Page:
|Washington, D.C., October 1, 2009 —Yesterday Senators Boxer (D-CA) and Kerry (D-MA) officially introduced clean energy legislation in the Senate. From American Farmland Trust’s (AFT) perspective, the bill that was released falls short of what is needed to maximize agriculture’s role, but it is likely to be significantly altered over the course of coming days and weeks of debate as the Senate focuses on
In a properly designed system, farmers and ranchers can help reduce greenhouse gas (GHG) emissions by adopting new practices and technologies and by producing low-carbon renewable energy. Specifically, a wide variety of carbon-friendly farming practices, such as no-till or methane digesters, will allow producers to access a market system of offsets worth billions of dollars annually. As importantly, farmers and ranchers will be able to earn income through a nation-wide renewable energy standard as utilities scramble to build new wind turbines or seek bio-mass ingredients for energy production.
Ensuring these factors are properly designed is important because in the near term, projects on agricultural lands are the easiest, most readily available, and cost efficient means of reducing greenhouse gas emissions on a meaningful scale. This means a well-run system that maximizes agriculture’s role will help to lower the cost of compliance for all Americans while also ensuring that we reach our environmental objectives as quickly as possible.
As currently drafted, the Boxer-Kerry bill does not do that; for instance, the bill does not squarely place control of agricultural and forestry offsets under the jurisdiction of the Department of Agriculture.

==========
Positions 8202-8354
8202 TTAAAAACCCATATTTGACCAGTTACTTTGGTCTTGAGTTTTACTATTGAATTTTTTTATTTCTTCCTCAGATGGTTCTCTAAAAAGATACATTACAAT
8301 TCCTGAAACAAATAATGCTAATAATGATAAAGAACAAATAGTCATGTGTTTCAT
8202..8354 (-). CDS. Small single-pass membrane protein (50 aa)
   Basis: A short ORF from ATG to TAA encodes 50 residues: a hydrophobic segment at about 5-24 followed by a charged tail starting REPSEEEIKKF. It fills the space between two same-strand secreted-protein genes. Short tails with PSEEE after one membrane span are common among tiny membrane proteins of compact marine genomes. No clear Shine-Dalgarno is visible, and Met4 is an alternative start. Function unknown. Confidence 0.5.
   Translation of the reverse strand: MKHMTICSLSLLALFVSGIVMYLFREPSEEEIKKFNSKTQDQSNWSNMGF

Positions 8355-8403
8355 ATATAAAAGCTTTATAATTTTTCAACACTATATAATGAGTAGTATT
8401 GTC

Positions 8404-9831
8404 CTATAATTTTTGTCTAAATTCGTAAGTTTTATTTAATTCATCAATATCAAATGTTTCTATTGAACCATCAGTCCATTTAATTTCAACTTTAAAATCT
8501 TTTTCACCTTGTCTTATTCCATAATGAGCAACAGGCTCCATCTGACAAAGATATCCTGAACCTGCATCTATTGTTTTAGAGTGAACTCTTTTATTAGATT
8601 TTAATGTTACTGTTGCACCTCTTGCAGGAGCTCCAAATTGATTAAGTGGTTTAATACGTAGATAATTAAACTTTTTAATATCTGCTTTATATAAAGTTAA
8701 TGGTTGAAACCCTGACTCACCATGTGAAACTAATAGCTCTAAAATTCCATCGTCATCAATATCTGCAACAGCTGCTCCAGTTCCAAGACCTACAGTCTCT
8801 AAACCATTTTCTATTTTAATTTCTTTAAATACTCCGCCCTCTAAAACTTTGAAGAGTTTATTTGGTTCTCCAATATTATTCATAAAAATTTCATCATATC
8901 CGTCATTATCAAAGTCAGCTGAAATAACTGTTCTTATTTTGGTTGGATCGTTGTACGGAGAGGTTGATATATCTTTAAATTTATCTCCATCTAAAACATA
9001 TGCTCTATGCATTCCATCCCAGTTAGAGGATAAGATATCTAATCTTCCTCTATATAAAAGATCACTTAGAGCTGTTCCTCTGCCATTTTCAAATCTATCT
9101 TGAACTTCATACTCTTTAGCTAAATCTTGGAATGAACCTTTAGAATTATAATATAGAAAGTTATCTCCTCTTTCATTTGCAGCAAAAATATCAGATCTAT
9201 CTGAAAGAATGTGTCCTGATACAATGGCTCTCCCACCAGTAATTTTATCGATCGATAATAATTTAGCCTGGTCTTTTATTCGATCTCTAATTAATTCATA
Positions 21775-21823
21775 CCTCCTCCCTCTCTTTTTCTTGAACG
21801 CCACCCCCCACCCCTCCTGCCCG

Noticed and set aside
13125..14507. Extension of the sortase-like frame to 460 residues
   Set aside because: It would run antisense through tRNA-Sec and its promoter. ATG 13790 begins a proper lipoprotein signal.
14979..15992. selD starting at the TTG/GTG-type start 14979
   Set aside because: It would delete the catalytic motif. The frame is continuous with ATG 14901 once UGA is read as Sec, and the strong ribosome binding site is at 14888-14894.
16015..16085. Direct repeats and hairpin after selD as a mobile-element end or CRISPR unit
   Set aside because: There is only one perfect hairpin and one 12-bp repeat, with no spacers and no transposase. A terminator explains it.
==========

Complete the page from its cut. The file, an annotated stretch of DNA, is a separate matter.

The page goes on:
Legislative solutions that maximize agriculture’s income opportunities while minimizing costs are critical, as numerous studies have indicated that while agricultural producers can expect modest increases in production costs as a result of GHG limits and regulations, the ability to participate in offset markets and the production of alternative energies will result in net economic benefits—and provide greater income than the increased cost of production.1,2,3
“Media reports today confirm that the EPA will soon release the first phase of its regulations in response to the Supreme Court's ruling from two years ago on greenhouse gases. AFT has long maintained that comprehensive clean energy legislation can create opportunities and minimize costs for the agricultural sector that regulations under the Clean Air Act cannot. AFT looks forward to working with Senate leadership, Chairwoman Blanche Lincoln (D-AR) and the Agriculture Committee, and all interested Members of Senate to strengthen the bill so agriculture can play an important role in protecting and restoring our environment,” said Jon Scholl, President of American Farmland Trust.
Note to Editors: Citations for all three research studies mentioned above follow:
1. Bruce A. Babcock, “Costs and Benefits to Agriculture from Climate Change Policy” Center for Agricultural and Rural Development, Iowa Ag Review, Summer 2009, Vol. 15 No. 3. Found at: http://www.card.iastate.edu/iowa_ag_review/summer_09/article1.aspx
2. “The Effects of Higher Energy Prices from H.R. 2454 on Missouri Crop Production Costs” Food and Agricultural Policy Research Institute (FAPRI) University of Missouri. FAPRI-MU Report #05-09, July 2009. Found at: http://www.fapri.missouri.edu/outreach/publications/2009/FAPRI_MU_Report_05_09.pdf
3. “A Preliminary Analysis of the Effects of HR 2454 on U.S. Agriculture” Office of the Chief Economist, U.S. Department of Agriculture, July 22, 2009. Found at: http://www.usda.gov/documents/PreliminaryAnalysis_HR2454.pdf